Sun J.,National Center for Control and Prevention |
Liu H.,National Center for Control and Prevention |
Li H.,National Center for Control and Prevention |
Wang L.,China Office of Family Health International |
And 7 more authors.
International Journal of Epidemiology | Year: 2010
Background: For 20 years, China has participated in 267 international cooperation projects against the HIV/AIDS epidemic and received ~526 million USD from over 40 international organizations. These projects have played an important role by complementing national efforts in the fight against HIV/AIDS in China. Methods: The diverse characteristics of these projects followed three phases over 20 years. Initially, stand-alone projects provided technical support in surveillance, training or advocacy for public awareness. As the epidemic spread across China, projects became a part of the comprehensive and integrated national response. Currently, international best practices encourage the inclusion of civil society and non-governmental organizations in an expanded response to the epidemic. Results: Funding from international projects has accounted for one-third of the resources provided for the HIV/AIDS response in China. Beyond this strong financial support, these programmes have introduced best practices, accelerated the introduction of AIDS policies, strengthened capacity, improved the development of grassroots social organizations and established a platform for communication and experience sharing with the international community. However, there are still challenges ahead, including integrating existing resources and exploring new programme models. The National Centre for AIDS/STD Control and Prevention (NCAIDS) in China is consolidating all international projects into national HIV prevention, treatment and care activities. Conclusion: International cooperation projects have been an invaluable component of China's response to HIV/AIDS, and China has now been able to take this information and share its experiences with other countries with the help of these same international programmes. © The Author 2010; all rights reserved.
Han M.,National Center for Control and Prevention |
Chen Q.,National Center for Control and Prevention |
Hao Y.,Chinese Ministry of Health |
Hu Y.,National Center for Control and Prevention |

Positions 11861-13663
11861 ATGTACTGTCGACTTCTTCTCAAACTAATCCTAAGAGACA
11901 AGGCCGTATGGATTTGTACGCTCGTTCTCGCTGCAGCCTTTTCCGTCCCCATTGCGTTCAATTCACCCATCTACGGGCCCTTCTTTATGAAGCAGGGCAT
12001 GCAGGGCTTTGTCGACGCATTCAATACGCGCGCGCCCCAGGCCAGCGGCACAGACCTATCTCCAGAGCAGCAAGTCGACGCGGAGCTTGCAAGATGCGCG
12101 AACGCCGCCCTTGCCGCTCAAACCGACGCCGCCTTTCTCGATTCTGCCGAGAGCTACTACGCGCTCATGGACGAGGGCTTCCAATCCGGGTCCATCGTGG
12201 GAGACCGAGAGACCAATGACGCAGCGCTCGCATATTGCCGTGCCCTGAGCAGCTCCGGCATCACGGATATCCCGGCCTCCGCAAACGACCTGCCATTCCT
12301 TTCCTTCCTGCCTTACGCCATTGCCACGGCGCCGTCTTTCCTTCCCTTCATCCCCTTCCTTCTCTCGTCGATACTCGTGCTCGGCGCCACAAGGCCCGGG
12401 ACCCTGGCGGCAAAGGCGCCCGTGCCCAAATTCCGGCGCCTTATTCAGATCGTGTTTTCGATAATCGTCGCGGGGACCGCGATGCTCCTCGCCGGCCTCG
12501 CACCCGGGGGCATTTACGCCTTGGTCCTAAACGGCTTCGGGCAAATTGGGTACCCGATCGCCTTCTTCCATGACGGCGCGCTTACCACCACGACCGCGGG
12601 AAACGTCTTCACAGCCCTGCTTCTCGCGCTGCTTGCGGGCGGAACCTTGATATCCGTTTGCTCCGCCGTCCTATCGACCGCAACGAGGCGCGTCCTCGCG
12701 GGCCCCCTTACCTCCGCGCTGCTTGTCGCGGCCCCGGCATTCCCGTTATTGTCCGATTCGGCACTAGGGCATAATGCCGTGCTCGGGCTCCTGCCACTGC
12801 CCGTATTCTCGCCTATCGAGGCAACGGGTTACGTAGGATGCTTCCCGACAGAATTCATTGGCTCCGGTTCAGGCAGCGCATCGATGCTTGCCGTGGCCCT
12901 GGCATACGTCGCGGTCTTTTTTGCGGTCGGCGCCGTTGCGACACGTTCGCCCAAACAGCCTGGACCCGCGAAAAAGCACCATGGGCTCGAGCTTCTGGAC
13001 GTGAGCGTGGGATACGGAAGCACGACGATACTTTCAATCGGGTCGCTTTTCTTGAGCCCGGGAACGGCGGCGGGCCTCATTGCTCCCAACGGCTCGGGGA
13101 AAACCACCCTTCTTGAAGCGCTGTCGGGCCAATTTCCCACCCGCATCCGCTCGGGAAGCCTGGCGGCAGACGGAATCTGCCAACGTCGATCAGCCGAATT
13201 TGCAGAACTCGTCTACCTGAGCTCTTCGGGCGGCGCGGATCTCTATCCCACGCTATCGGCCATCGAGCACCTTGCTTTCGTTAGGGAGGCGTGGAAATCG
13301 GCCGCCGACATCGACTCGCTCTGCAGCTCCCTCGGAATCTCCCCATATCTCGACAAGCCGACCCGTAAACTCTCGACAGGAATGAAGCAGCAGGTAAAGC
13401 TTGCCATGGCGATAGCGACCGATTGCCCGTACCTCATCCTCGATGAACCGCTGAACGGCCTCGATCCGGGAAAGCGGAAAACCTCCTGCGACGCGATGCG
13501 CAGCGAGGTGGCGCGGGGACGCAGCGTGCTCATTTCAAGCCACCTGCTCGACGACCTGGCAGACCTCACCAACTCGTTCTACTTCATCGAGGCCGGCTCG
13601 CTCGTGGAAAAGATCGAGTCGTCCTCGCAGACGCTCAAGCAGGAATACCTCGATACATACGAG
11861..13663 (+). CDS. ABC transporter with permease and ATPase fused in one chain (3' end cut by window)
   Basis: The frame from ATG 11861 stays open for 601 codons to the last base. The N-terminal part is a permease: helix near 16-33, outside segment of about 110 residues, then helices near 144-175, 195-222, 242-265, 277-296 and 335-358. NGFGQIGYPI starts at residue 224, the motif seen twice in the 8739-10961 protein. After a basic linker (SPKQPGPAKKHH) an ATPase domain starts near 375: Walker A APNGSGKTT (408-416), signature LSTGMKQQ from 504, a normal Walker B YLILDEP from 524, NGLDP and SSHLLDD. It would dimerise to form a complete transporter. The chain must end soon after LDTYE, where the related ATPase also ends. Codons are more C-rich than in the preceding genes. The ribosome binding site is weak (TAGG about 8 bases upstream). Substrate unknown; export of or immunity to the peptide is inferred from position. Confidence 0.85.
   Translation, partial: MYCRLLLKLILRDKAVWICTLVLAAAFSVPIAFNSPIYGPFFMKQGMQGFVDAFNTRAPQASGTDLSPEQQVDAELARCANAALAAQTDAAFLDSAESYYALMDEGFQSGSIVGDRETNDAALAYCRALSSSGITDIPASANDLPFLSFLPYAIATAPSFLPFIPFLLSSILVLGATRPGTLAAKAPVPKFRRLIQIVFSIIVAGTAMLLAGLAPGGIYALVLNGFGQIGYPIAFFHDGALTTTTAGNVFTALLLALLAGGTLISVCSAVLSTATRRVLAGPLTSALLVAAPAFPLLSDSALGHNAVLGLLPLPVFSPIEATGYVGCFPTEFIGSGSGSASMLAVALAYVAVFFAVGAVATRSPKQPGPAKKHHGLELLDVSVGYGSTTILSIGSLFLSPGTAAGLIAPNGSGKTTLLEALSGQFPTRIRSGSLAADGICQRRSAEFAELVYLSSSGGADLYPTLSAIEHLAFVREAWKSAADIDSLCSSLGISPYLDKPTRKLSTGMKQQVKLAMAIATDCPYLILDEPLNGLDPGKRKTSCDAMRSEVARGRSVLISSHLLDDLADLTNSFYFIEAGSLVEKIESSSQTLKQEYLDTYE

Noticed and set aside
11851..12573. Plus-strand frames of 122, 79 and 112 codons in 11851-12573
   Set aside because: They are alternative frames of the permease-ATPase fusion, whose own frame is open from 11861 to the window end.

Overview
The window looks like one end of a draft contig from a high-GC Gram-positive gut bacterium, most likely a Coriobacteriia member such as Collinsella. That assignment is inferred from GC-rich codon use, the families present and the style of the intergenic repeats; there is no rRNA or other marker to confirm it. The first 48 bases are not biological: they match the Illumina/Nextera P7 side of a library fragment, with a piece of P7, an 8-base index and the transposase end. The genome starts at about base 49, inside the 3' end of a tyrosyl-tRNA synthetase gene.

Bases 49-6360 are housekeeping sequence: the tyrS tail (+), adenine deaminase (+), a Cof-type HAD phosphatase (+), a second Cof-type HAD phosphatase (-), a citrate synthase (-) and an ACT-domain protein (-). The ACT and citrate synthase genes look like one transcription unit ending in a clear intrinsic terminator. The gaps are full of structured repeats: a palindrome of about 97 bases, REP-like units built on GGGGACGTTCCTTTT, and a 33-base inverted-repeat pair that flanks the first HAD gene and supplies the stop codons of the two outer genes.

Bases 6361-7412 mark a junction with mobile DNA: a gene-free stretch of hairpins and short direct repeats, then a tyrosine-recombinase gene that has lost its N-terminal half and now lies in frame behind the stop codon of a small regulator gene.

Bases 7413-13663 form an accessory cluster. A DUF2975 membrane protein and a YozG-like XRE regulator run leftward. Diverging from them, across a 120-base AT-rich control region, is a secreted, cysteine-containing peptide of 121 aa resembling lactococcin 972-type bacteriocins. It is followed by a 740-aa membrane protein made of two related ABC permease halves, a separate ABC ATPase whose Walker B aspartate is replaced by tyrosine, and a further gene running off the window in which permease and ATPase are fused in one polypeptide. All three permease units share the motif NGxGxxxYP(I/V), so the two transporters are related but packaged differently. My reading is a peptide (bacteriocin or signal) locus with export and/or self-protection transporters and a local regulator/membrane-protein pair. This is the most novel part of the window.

And 3 more authors.
International Journal of Epidemiology | Year: 2010
Background: Prior to 2003, there was limited capacity for an HIV/AIDS response in China. In early 2003, China launched a 5-year China Comprehensive AIDS Response Programme (China CARES) to contain the spread of HIV infection and reduce its impact. This article describes the China CARES' practices and experiences. Methods: China CARES covered 83.3 million people in 127 programme sites chosen from 28 provinces based on HIV prevalence. Each China CARES site was required to carry out surveillance and surveys to understand the local HIV/AIDS epidemic, to deliver primary interventions to reduce new HIV infections among and from high-risk groups, to prevent mother-to-child transmission, to treat AIDS patients with antiretroviral medicines and to provide support services to families affected by HIV/AIDS. Data were collected to monitor and evaluate implementation. Results: HIV/AIDS prevention knowledge and awareness improved significantly in China CARES sites from <30% in 2004 to 86% in 2008. The number of persons tested for HIV increased by 67% between 2005 and 2007 from 1.5 to 2.5 million. China CARES enrolled 23 000 patients in anti-retroviral treatment and supported 6007 AIDS orphans. Among pregnant women, 81.8% received counselling and 75.8% received HIV testing during antenatal care, while 92.9% of HIV-infected pregnant women and 85.5% of their newborns received anti-retroviral prophylaxis. During the project period, no known HIV transmissions occurred through blood transfusions. Conclusion: China CARES has facilitated AIDS prevention, treatment and care in resource-poor, rural and ethnic minority areas of China. © The Author 2010; all rights reserved.